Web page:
Picture this: You’re protected by a policy that ensures your home can be fully reconstructed, accommodating any unforeseen spikes in building expenses. This provision acts as a safety net, especially in areas where inflation in construction costs outpaces the growth of insurance coverage. So, even if your policy’s limits seem fixed, you can rest assured knowing that your insurance will adapt to meet the actual rebuilding expenses, safeguarding your home against the impacts of fluctuating construction costs.


“Actual cash value coverage entails reimbursing the expenses required to restore or substitute your impaired property, factoring in depreciation. While this approach is less frequently employed for residential structures within policies, it’s commonly utilized for personal belongings. In essence, it accounts for the wear and tear of items over time, ensuring fair compensation that aligns with their current market value.”


This specific insurance coverage ensures that any damages to your home will be addressed, yet the materials used for repairs might not match the original ones in terms of quality or cost. For instance, if there’s damage to the plaster walls, the insurance may opt to repair them with drywall, a more economical alternative. While this solution restores functionality, it might not fully replicate the aesthetics or durability of the original materials. Thus, it’s crucial for homeowners to review their policy details thoroughly to understand the extent of coverage and potential compromises in material quality that may occur during repairs.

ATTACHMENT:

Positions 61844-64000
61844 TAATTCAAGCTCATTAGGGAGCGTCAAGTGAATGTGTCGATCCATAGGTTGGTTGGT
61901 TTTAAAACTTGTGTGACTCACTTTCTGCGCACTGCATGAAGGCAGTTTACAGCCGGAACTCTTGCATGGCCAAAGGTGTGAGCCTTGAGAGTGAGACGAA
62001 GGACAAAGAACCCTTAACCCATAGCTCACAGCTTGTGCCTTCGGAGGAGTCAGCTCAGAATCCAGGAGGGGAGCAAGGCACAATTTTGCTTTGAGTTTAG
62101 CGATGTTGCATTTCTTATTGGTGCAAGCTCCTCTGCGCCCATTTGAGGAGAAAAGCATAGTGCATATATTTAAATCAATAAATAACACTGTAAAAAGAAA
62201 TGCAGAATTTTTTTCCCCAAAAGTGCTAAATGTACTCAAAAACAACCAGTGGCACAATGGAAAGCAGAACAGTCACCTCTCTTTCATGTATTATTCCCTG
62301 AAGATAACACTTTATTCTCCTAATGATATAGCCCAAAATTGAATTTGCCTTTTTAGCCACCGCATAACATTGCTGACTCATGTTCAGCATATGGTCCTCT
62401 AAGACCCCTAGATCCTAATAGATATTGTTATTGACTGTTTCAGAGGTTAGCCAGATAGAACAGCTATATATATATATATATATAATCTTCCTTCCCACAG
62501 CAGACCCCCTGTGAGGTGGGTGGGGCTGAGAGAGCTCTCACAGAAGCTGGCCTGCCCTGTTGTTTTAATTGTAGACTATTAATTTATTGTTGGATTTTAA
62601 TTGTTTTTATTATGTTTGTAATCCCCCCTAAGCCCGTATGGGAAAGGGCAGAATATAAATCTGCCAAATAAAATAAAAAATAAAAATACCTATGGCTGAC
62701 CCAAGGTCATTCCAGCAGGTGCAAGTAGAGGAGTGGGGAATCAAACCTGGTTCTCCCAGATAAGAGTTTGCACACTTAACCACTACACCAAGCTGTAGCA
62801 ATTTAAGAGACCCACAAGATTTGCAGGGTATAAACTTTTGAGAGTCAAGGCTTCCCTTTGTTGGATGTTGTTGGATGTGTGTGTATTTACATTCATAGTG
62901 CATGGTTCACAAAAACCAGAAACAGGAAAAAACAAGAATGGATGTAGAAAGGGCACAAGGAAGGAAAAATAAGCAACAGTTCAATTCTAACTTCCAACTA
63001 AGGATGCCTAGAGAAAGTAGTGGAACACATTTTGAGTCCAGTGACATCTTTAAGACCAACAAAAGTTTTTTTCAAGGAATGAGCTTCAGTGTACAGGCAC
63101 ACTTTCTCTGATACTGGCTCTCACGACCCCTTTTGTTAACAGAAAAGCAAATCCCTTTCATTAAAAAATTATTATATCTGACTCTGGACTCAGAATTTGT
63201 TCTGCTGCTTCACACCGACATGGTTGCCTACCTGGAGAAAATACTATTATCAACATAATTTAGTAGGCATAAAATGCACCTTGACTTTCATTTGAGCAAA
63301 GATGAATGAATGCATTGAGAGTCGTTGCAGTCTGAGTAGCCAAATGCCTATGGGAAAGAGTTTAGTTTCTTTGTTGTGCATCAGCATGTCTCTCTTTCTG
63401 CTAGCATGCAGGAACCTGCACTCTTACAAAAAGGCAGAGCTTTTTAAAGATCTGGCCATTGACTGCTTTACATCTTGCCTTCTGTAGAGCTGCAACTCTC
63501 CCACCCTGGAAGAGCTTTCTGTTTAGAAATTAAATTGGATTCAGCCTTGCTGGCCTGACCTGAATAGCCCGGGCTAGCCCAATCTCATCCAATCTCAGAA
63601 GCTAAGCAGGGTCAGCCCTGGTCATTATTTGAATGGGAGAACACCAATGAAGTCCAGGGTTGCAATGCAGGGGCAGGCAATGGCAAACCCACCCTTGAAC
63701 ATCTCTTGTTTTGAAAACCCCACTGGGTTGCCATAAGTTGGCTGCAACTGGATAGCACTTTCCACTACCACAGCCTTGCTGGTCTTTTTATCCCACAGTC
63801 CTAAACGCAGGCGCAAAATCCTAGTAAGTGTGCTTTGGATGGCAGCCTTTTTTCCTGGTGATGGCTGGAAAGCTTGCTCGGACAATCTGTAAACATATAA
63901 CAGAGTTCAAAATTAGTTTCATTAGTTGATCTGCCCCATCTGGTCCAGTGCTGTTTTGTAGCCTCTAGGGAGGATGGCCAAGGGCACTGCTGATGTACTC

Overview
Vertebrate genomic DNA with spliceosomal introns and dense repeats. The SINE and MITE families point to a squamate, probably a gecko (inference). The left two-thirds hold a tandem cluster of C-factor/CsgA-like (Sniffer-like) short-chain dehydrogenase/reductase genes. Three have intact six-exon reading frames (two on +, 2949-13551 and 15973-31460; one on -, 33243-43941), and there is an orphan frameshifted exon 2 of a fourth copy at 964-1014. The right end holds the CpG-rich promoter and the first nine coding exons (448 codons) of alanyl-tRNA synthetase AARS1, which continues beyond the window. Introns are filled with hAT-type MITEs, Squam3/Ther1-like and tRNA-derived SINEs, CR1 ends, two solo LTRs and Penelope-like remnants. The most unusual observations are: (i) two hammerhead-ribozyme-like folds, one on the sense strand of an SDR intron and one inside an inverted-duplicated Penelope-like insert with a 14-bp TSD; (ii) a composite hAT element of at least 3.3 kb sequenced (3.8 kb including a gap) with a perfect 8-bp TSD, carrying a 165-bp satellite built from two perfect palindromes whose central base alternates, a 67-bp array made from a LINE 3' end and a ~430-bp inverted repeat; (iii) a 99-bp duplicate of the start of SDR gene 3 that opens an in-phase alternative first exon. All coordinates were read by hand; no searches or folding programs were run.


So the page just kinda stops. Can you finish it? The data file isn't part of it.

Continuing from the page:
“Replacement cost value coverage ensures that your home can be restored to its original state by covering the expenses of repairs using materials that are equivalent in quality and type. For instance, if your home has plaster walls, they would be replaced with plaster during the restoration process. It’s important to note that while this coverage guarantees the rebuilding of your home to its former condition, the reimbursement amount is capped by the dwelling coverage limits outlined in your policy.”